Friday, May 03, 2013

Festival spirituality stories: Spin and Fibre Festival

I’m starting a research project, wanting to collect stories of Festival spirituality. It is an extension of a brief idea I sketched in my The Out of Bounds Church?: Learning to Create a Community of Faith in a Culture of Change (emergentYS) and which I recently developed further.

Festival spirituality (working definition): an occasional period of community gathering for celebration, in which Christians intentionally participate, seeking to make the shalom of God more visible.

This Festival spirituality story – Spin and Fibre Festival comes from Frontier News, May 2013, 8-10. It relates to the 35th Bothwell International Highland Spin In and Fibre Festival, a biennial event held in Tasmania and comes from an interview with Rev Meg Evans, Patrol Minister, Midlands, Tasmania.

Held every two years, Meg is the unofficial chaplain for the festival, which was started by a group of Uniting Church women who were spinning wool to raise funds to restore the church tower. Bothwell is one of the smaller communities in the Patrol located in the Central Highlands, 70 km northwest of Hobart. It has a long history in Merino wool production and the festival remains a huge event for both local and international visitors showcasing crafts and skills associated with superfine wool.

“On the Friday, we shear a sheep for the fleece, and then we hold a ‘Blessing of the Fleece.’ The wool is given out to people to spin during the weekend. On the Sunday I hold a service in the school gym, surrounded by all this wonderful creativity. It is just a great community celebration.”

“People come and tell me how much they enjoy it. I think the fact that the Church is there speaks to people.”

Some interesting things to note

  • gift – the involvement of the church begins with “Blessing”. This suggests a thankfulness. What is blessed (the Fleece) is then given away to participants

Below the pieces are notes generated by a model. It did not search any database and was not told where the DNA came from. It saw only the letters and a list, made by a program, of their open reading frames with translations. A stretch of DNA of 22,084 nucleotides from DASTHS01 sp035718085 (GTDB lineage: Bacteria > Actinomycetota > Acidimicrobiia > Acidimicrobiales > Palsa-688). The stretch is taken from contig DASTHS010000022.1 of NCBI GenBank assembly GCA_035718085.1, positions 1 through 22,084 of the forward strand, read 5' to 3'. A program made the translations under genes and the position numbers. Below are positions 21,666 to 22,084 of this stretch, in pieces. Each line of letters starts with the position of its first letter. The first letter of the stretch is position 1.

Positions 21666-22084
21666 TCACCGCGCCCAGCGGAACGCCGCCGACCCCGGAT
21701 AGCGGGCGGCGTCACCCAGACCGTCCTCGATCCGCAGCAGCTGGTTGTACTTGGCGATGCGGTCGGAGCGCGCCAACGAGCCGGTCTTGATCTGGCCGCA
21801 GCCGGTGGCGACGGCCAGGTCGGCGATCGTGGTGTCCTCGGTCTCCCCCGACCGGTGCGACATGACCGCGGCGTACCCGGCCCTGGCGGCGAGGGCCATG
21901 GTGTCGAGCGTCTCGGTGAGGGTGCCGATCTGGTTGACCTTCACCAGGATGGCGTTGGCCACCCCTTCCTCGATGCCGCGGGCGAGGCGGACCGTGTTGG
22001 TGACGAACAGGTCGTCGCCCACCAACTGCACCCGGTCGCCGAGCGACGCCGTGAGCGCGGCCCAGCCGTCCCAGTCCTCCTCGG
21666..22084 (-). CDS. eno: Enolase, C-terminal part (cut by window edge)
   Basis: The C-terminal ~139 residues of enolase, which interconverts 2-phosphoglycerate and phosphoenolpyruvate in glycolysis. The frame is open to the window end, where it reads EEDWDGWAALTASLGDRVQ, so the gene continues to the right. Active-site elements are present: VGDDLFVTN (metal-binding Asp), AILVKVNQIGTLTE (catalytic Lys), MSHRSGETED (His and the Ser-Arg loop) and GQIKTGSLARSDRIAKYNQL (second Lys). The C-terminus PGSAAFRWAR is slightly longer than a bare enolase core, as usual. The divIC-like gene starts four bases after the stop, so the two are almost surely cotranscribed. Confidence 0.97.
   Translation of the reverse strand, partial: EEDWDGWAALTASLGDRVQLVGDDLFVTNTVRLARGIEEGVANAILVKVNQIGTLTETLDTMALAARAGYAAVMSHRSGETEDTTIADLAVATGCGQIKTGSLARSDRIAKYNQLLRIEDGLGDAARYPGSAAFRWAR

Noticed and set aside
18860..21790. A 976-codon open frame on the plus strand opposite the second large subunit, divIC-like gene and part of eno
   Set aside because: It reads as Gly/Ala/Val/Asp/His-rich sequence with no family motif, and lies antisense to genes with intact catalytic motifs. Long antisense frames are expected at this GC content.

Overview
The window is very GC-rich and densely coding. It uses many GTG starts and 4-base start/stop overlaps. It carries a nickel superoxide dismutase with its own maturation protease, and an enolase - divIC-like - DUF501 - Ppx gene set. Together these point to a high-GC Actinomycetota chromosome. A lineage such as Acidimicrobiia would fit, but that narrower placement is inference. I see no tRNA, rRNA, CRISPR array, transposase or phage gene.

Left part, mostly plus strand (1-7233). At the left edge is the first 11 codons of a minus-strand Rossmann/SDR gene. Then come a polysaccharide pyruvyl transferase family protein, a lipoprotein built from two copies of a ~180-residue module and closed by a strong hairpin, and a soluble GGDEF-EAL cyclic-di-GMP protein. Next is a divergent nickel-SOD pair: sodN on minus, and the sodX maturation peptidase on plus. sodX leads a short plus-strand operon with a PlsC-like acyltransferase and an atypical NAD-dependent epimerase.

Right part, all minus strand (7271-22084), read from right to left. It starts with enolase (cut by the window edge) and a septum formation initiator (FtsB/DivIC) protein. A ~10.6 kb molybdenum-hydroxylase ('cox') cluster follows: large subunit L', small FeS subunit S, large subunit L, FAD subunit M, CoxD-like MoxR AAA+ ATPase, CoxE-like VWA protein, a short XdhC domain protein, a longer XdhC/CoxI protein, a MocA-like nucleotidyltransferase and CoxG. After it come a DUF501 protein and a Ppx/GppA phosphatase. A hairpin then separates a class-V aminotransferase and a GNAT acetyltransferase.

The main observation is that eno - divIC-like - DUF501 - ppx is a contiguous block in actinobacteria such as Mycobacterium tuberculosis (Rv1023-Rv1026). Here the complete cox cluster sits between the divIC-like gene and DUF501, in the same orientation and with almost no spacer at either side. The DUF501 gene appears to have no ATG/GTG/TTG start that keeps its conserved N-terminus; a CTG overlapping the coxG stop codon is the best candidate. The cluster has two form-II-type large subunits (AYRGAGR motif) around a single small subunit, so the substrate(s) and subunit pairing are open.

• risk – This clearly involves risk, that the gift might not be “unwrapped,” might not be utilised. Or it might be “wrapped” in a way contrary to the values of the giver.
  • theology of creation – the connection to wool, as the product of local industry, as the lifeblood of what this community, this land, produces. A celebration both of the gift of wool, but also of the creative gifts that surround wool – “crafts and skills associated with superfine wool.”
  • being church as spun (interwoven) presence, first in being close enough to the land to be aan initiating participant, second in being a worshipping presence through the festival, both from the initial blessing through to the service, third in the theology of Meg, “the fact that the Church is there speaks to people.” The church began this event, but was willing to give it away. The church is willing to be one of many participants, many strands, in the fibre of this event. It does not need to own it nor control it.

So this Festival spirituality is mission as chaplain, celebrating creation, with particular attention to presence, participation, gift and risk.

Questions for discussion

  1. I wonder what things might be worth celebrating in your community – what gifts of “creation” and “creativity” you could bless?
  2. I wonder how you might take risks and invite people to participate in these gifts?
  3. What might an authentic presence look like? Think about this both from your perspective as a church and from the perspective of visitors and locals.
Posted by steve at 11:08 AM


  1. […] Steve’s been talking a lot about Festival Spirituality on his blog recently, to be honest the idea of seeing our liturgical year being split into 6ish gatherings connected to festivals (we already naturally celebrate 3 festivals in christmas, easter and harvest) sounded like a beautiful and sustainable idea for many people at the conference. People seemed so attracted to the idea of festivals that the other ways of exploring community, spirituality and faith seemed overlooked by many of the group, so with that In mind I thought I’d like to explore each of the categories leaving Festivals to the last. […]

    Pingback by Pilgrimage Spirituality | Digital Orthodoxy — May 9, 2013 @ 8:55 am

  2. Hi Steve, great post have been thinking about this one for sometime. On the weekend my wife and I visited the Bellingen Market (Mid North Coast NSW).
    It’s an amazing market in a small town that prides its self on being creative and in touch with all things Eco. There was a fantastic vibe about the place, people of all ages, colours and creeds – Pentecost of another sort?
    What struck me as missing and reminded me of this post was “where’s the Church here?”
    It raises for me a couple of questions:
    – what does the church and the UCA in particular have to offer in such a situation? Hospitality perhaps in what is estiantially an economicly driven event. A place to sit, relax, chat and hand out food and conversation?
    – in what ways can the UC be a ” blessing” to this people who come to celebrate life, food and the environment?

    Comment by Geoff — May 20, 2013 @ 7:47 am

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